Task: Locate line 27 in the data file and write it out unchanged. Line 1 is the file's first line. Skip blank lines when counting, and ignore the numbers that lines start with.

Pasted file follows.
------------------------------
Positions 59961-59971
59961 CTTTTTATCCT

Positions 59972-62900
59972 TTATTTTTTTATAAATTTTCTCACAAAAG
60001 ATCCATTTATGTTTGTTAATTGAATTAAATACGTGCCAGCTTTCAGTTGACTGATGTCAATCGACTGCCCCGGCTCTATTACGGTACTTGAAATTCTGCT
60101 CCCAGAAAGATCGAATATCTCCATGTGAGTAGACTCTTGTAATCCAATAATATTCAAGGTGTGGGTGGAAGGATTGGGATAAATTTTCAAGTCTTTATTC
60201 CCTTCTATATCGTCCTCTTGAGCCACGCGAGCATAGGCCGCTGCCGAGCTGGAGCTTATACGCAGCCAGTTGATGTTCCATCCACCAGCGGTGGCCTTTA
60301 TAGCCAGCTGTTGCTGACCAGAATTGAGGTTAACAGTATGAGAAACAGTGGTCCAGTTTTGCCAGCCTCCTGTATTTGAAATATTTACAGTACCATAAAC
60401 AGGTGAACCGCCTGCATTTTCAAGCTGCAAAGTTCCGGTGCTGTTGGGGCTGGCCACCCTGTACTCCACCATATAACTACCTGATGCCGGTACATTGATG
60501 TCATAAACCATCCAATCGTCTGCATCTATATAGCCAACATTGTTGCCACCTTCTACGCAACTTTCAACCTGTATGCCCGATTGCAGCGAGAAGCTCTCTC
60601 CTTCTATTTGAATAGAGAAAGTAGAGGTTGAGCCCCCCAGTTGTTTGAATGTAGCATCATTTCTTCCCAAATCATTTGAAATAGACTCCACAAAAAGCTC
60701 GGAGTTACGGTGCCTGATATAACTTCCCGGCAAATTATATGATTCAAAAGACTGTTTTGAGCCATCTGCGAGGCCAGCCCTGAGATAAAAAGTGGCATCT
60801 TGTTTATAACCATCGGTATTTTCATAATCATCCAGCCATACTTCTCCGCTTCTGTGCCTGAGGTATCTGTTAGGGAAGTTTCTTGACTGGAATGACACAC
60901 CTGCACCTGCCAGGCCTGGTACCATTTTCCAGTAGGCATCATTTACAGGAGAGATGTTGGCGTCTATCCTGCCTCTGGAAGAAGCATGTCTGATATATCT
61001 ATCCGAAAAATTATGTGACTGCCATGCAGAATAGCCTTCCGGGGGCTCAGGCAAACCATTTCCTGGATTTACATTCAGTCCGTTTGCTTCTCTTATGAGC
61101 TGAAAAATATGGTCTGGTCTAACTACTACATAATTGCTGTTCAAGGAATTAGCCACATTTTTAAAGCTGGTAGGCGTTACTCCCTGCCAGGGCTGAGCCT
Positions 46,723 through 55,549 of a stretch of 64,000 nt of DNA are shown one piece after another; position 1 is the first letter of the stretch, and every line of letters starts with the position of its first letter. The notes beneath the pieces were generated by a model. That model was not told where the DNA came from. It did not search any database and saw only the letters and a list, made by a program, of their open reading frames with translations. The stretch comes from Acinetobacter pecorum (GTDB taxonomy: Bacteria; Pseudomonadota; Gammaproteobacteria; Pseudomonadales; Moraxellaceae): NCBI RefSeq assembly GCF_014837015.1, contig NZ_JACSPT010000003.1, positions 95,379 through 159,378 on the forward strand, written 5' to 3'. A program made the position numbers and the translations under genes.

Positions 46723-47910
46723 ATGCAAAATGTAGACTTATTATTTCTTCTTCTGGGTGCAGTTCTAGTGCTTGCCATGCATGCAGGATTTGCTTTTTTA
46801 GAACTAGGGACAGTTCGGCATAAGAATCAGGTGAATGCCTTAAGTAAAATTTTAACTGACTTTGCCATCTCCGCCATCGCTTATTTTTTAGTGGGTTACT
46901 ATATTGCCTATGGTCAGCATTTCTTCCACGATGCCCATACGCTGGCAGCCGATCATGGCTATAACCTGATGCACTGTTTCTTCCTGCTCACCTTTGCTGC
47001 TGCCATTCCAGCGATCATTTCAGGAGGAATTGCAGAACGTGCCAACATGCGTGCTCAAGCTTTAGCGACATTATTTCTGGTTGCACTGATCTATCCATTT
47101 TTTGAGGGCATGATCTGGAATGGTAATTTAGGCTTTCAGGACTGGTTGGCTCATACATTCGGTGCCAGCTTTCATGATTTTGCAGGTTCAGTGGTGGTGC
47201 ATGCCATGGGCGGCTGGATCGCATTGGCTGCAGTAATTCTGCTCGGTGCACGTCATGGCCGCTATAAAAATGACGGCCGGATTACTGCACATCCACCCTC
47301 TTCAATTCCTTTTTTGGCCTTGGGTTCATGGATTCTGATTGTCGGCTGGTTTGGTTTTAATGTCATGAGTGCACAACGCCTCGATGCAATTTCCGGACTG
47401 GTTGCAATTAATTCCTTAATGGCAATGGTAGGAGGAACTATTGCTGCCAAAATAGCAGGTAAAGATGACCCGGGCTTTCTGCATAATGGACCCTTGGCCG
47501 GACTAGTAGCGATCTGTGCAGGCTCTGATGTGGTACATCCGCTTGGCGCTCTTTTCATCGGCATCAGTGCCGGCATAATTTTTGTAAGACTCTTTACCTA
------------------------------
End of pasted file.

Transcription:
47501 GACTAGTAGCGATCTGTGCAGGCTCTGATGTGGTACATCCGCTTGGCGCTCTTTTCATCGGCATCAGTGCCGGCATAATTTTTGTAAGACTCTTTACCTA